DNS is setup using the DNSCMD command, a reverse lookup zone is created for the lab subnet as well as both forward and reverse DNS entries for everything that isn’t going to be a Windows domain member, the Windows servers will do dynamic DNS.


The DC will provide the SQL server for the lab, SQL Server Express 2008 R2 is installed from the vCenter 5.0 installer folder, this avoids a separate download of the SQL server installer.  The SQL installer requires quite a lot of options in order to achieve the required configuration, happily Microsoft provides an excellent reference about half way down this page on the MSDN web site.
If the SQL Management Studio installer is found on the Build share (renamed to sqlmsssetup.exe) then it is also installed, this is mainly for my convenience as I setup the AutoLab automation and need to check why it hasn’t worked.  The SQL Management Studio isn’t required to use the AutoLab so it isn’t mentioned in the Deployment Guide, not installing it saves quite a bit of time in the DC build.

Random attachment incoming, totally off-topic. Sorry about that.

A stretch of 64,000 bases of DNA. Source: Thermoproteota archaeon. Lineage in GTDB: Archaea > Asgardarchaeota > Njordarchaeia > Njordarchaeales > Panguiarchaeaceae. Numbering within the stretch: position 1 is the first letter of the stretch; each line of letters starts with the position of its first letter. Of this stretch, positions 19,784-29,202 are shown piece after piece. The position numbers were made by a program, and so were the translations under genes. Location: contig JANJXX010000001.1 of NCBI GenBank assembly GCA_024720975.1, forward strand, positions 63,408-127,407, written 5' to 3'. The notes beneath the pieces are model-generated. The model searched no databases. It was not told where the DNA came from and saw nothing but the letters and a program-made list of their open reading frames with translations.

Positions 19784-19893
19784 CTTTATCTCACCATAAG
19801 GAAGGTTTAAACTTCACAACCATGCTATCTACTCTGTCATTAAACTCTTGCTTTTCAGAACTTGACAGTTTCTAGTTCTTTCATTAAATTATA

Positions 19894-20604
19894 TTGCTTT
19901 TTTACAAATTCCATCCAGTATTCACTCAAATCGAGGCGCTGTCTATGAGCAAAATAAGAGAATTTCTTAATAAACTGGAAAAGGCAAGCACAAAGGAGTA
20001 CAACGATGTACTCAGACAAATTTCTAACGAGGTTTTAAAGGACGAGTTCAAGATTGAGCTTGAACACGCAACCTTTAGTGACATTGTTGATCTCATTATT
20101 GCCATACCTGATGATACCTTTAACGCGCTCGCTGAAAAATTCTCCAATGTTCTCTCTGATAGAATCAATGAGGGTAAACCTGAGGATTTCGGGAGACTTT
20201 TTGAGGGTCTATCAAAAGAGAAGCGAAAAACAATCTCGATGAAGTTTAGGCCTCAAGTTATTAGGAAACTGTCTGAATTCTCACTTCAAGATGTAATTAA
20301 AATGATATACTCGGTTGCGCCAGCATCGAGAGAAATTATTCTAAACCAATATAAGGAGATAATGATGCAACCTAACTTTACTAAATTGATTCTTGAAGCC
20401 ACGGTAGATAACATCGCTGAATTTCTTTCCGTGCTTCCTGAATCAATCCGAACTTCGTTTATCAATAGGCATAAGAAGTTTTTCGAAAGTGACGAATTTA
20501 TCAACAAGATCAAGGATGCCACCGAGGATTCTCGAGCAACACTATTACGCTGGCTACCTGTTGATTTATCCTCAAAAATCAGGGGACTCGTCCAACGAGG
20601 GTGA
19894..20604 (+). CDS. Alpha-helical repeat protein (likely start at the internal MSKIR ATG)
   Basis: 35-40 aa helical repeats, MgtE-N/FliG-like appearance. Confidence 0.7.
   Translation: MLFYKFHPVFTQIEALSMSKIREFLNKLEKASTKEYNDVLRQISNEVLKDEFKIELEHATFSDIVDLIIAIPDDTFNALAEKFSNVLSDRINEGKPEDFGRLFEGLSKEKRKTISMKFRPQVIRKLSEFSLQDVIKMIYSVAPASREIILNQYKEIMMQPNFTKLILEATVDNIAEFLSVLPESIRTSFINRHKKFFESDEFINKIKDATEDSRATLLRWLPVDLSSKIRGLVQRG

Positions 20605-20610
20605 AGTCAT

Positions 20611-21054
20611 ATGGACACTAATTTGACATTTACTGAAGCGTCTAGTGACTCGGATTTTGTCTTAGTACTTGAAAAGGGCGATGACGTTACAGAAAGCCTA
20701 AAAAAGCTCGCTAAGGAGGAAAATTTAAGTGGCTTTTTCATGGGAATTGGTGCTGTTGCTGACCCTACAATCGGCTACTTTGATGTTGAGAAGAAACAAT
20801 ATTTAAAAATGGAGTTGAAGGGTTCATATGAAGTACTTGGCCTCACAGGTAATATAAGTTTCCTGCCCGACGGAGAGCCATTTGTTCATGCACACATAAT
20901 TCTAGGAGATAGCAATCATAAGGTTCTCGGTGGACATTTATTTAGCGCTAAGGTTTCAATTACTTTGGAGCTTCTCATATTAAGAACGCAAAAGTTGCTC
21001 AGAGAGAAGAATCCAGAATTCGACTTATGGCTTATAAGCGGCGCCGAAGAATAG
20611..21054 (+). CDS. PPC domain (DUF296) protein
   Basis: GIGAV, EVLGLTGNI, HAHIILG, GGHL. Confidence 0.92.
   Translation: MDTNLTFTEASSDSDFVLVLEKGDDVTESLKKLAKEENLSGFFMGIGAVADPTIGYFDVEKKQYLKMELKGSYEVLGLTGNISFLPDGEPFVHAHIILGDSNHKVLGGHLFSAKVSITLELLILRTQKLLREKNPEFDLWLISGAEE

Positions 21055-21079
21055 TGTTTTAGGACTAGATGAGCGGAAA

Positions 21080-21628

Once the database engine is installed SQLCMD.exe is used to create the databases and database users.  This is kept as simple as possible and uses a text file MakeDB.txt to drive SQLCMD.  Again there is good documentation on SQLCMD on this page and the TransactSQL commands on this page

Little bits

After the SQL install and setup a series of smaller tasks are completed, copying PowerShell scripts locally, elevating privileges and setting the time zone.
The final step is a silent install of the VMware tools, these are taken from the VMTools folder and after this install the DC does a final reboot.

Virtual Center Build

The VC build begins with the AutoUnattend.xml on floppy and Windows Server 2008 DVD just like the DC build.  The VC build includes joining the lab.local domain so it cannot begin until the DC build is complete. The script on the floppy hands over to the script from the Build share almost immediately.  This script looks to Automate.ini in the build share to decide whether to prompt for the automation level.

No Automation